The generals’ coup in 2018: Duterte breaks up with Reds

Carmela Fonbuena

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The military elbows the communists out of government, and turns the President who once called himself leftist into becoming the rebels' worst enemy

MANILA, Philippines – This is how the Communist Party of the Philippines (CPP) commemorates its 50th year anniversary on Wednesday, December 26: no holiday truce with the military and no hope for resumed talks with the government it once supported.

What has changed?

In 2016, the hawks in the military weren’t too happy when President Rodrigo Duterte set up his Cabinet and entrusted a few of posts to leftists.

The former mayor who kept his city safe by befriending communist guerrillas managed to get their full backing when he campaigned for the presidency, and in the early years of his administration. In exchange, Duterte promised land reform and an independent foreign policy. He freed detained high-ranking rebel leaders even as he visited military camps to persuade generals and soldiers to support the peace process he had initiated with the movement.

“I am the president belonging to the Left,” Duterte said on December 13, 2016, on the 5th month of an unprecedented long ceasefire between the military and the communist armed group New People’s Army (NPA). 

“The Reds would never demand my ouster. They will die for me, believe me. That’s the reason why I was able to convince them for a [peace] talk,” Duterte said back then.

In 2018, Duterte started singing a different tune, acting like he’d been deceived by a friend.

He cancelled peace talks with finality, declared the CPP a terrorist organization, purged his Cabinet of leftists, launched an all-out war against them, and installed one general after another in the bureaucracy.

Itong komunista (These communists), I’m no longer ready to talk to you. I’ve done it before. Magmukha lang tayong gago (We will only end up looking stupid),” Duterte said early this month.

Series of blows

Localized peace efforts. Talks with the CPP-led National Democratic Front collapsed in February 2017, but in that year, Duterte was still torn between pursuing the negotiations and abandoning them altogether. (READ: The end of the affair? Duterte’s romance with the Reds)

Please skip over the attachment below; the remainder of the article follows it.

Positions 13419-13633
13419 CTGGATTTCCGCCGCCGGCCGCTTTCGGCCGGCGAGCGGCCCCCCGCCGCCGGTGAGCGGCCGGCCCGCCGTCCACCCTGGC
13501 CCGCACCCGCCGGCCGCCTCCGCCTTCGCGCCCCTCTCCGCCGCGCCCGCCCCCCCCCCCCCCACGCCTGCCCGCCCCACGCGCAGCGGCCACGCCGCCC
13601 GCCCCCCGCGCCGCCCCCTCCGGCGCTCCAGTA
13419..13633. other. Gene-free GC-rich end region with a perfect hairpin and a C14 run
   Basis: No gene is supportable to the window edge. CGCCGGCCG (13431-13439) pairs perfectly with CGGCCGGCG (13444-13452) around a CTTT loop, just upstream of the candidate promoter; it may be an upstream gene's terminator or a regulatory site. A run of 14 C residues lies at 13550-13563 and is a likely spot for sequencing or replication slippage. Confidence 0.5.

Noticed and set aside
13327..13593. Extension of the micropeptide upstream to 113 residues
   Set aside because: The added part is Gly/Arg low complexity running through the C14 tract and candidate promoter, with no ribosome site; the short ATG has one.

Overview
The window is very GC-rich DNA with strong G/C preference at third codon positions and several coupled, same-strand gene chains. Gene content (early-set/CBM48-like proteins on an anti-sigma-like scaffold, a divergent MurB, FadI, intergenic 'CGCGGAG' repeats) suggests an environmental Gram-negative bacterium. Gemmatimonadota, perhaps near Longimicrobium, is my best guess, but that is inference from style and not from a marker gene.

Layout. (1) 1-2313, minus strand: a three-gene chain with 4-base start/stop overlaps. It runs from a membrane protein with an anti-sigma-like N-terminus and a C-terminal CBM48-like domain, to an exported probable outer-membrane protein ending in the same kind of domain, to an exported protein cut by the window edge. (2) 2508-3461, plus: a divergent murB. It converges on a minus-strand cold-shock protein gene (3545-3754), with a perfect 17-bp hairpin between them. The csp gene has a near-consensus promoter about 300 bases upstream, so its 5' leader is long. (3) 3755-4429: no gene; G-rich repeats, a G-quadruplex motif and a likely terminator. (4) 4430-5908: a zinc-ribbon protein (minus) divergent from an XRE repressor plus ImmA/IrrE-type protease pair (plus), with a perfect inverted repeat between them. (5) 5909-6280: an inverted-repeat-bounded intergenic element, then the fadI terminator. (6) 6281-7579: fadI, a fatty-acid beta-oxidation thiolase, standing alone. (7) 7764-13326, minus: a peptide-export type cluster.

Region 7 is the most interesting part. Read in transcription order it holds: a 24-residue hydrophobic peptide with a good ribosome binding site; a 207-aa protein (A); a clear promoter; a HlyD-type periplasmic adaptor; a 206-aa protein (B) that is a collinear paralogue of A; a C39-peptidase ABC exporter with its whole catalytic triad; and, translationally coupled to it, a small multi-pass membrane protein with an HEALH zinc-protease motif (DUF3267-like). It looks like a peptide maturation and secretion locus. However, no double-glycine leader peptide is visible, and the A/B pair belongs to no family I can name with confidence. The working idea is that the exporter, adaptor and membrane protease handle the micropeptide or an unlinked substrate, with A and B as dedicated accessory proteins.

In 2018, he made up his mind. 

The communists suffered a series of blows that culminated in the issuance of Executive Order 70  on December 4, shifting government strategy to the so-called “whole-of-nation” approach that envisions to provide livelihood and development in known communist areas while demanding the mass surrender of rebels and their supporters. It is almost akin to the “localized peace talks” that the CPP had rejected. 

A National Task Force to End Local Communist Armed Conflict, led by Duterte and Esperon, was created to seek the active involvement of local government units to craft livelihood and development projects in their areas even as they entice rebels to surrender. 

Terror list. In March, the military got the justice department to declare as “terrorists” up to 600 names and aliases it listed as alleged CPP members. In September, then Armed Forces chief General Carlito Galvez Jr went to town accusing Sison and the CPP of masterminding the supposed Red October plot against Duterte, naming universities said to be fertile ground for recruitment. (READ: 2018 blockbuster: Red October plot vs Duterte)